The party identification figures, along with other demographics,  are released on our website with every poll.

The Enthusiasm Gap

The Democrats should be concerned about the “enthusiasm gap” in the upcoming Presidential election.  In the latest Quinnipiac University Poll in Florida, a key swing state, we found that Republicans are much more enthusiastic than Democrats about voting in the 2012 presidential election.  While 63 percent of Republicans say they are more enthusiastic about voting in this Presidential election than in past presidential elections, only 28 percent of Democrats say they are more enthusiastic.  This is a very large gap but with about 13 months to go there is still plenty of time for President Obama to fire up his base.

This enthusiasm poll question is one measure that pollsters use to try to gauge what voter turnout will look like. The partisan makeup of the electorate can have a huge impact on who wins the election. 

In 2004, Republican George W. Bush won Florida by 5 points over Democrat John Kerry, 52-47 percent.  Similarly, Republican voters outnumbered Democratic voters by 4 points, 41-37 percent, according to exit polls. 

In 2008,  Democrat Barack Obama  took Florida.  He defeated Republican John McCain by 3 points,  51-48 percent.  Just as there was an 8 point swing in the election (a 5 point Republican victory in ’04 to a 3 point Democratic victory in ’08), the partisan makeup of the electorate also shifted Democrat.  There was a 7 point swing in partisanship as Democrats went from a 4 point deficit in ’04 to outnumbering Republicans by 3 points, 37-34 percent in ’08.

It is too early for Quinnipiac to start looking at “likely voters”.  For now, we are reporting our poll results among all registered voters.  In the latest poll, self identified Democrats outnumber Republicans by 32-29 percent. The question is whether the Republicans big enthusiasm advantage will trump the Democrats slight advantage in party identification.

In 2008, President Obama won the key swing states of Florida, Pennsylvania and Ohio because he won the independent vote and drove up Democratic turnout.  In 2010, independents swung to the Republican side by voting for Republican governors and senators in all three states.  Also, the Democratic voter turnout surge in 2008, declined in 2010. What will happen in 2012?  Which way will Independents go in these critical battlegrounds?  Will there be a Democratic surge in 2012 as big as 2008?  The answer to these questions will tell us whether President Obama will be reelected or not.

According to the most recent Quinnipiac University polls, more Independents disapprove than approve of President Obama’s job performance in all three of these key swing states. In Pennsylvania 56 percent disapprove, while only 40 percent approve; in Florida 52 percent disapprove, compared to 42 percent who approve; in Ohio 54 percent disapprove, while 42 percent approve.    While these are not good numbers for the President, he still has 14 months to turn them around.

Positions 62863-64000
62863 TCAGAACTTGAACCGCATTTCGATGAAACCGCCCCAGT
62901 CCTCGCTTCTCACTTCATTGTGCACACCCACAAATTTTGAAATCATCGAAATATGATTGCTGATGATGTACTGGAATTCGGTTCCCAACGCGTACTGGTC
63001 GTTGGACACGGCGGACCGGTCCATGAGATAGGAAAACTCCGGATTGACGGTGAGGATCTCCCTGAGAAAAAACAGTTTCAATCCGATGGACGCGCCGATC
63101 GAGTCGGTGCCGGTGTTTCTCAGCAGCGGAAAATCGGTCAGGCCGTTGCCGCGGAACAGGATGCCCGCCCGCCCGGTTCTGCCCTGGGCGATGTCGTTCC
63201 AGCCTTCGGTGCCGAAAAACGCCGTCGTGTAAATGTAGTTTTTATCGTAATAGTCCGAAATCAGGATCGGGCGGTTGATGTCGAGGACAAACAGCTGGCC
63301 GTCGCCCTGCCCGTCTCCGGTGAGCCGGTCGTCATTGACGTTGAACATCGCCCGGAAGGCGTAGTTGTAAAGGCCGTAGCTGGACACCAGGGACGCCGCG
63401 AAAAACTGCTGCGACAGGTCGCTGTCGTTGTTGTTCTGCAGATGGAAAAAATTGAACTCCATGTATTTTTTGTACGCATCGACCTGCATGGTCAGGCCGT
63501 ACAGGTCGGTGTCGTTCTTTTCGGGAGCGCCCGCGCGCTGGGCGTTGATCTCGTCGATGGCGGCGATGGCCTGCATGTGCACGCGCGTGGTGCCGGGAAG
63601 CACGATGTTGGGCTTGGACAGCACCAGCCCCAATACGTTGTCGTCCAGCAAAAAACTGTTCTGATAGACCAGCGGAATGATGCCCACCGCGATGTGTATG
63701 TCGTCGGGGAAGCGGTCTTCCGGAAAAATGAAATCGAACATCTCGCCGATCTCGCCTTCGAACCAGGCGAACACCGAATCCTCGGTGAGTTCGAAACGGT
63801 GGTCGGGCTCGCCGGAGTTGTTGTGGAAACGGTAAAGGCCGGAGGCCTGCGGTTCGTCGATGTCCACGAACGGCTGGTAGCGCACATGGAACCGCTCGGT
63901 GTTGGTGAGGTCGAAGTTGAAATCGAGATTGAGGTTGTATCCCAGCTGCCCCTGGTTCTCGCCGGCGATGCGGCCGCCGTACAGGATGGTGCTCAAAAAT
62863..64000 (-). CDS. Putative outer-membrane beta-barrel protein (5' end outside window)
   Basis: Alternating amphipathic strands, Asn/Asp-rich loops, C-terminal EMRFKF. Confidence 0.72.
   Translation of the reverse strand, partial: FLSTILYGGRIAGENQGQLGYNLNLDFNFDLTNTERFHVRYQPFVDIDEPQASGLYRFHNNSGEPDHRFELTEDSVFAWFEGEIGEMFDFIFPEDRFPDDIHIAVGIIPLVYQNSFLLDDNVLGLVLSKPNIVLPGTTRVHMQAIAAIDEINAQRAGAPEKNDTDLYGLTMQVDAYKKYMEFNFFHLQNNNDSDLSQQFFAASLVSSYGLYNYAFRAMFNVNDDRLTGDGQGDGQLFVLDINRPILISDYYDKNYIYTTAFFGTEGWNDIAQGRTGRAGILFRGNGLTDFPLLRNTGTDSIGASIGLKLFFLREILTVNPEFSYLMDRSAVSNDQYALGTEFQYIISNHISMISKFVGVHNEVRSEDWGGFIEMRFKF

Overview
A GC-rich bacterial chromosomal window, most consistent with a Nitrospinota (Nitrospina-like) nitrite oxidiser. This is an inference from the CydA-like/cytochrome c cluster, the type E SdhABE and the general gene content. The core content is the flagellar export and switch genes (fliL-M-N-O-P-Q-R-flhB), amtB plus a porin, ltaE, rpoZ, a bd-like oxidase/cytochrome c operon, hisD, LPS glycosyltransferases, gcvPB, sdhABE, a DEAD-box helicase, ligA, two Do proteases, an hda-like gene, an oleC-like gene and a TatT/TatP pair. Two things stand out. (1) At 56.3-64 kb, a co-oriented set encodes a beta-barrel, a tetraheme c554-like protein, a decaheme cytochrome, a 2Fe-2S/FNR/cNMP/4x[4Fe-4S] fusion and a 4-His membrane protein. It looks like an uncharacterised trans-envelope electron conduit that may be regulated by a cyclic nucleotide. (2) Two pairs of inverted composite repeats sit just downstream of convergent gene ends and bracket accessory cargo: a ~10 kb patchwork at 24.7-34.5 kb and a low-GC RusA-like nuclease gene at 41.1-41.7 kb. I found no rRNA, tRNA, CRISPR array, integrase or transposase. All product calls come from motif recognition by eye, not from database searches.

It’s also important to remember that elections are about choices.  While the President is not beloved among independents, neither are the leading GOP Presidential candidates. In Quinnipiac’s most recent national poll,  Rick Perry’s net favorability score among independents was a “negative 3” (19 percent favorable/22 percent unfavorable), with 55 percent saying they haven’t heard enough about him.  The fact that most independents don’t have an opinion of Perry means that he has a lot of room for growth  in either a positive or negative direction.  Romney is better known and better liked than Perry among Independents nationwide but also has a large “Don’t Know”.  Romney has a net favorability score of “plus 15” (39 percent favorable/24 percent unfavorable) with 35 percent who haven’t heard enough.

Unlike the Republican candidates,  almost everyone has an opinion about the President.  Independent voters are split on President Obama (45 percent favorable/48 percent unfavorable)

Both President Obama and the eventual Republican nominee will be trying to do the same things.  They both want to excite their bases to drive up their party’s turnout but at the same time they want to appeal to the center to win independent voters.  The advantage President Obama has is that he can start appealing to independent voters now because he doesn’t have to worry about campaigning for the nomination.  The Republican nominee must appeal to the “conservative” base now to win the nomination and then try to move back to the center.

A nasty fight for the nomination could also weaken the eventual Republican nominee for the general election.

Back in April Quinnipiac asked New Jersey voters to describe Governor Christie in a word.  We found that the word “bully” was the most frequent response given about Christie.  Today, we asked the same question of New York state voters about their governor, Andrew Cuomo.  The top response:  “good”. 

To illustrate registered voters impression of Andrew Cuomo responses were entered into Wordle, a website that generates a “word cloud” from text provided by the user. The cloud gives greater prominence to words that appear more frequently in the source text.

Respondents were asked: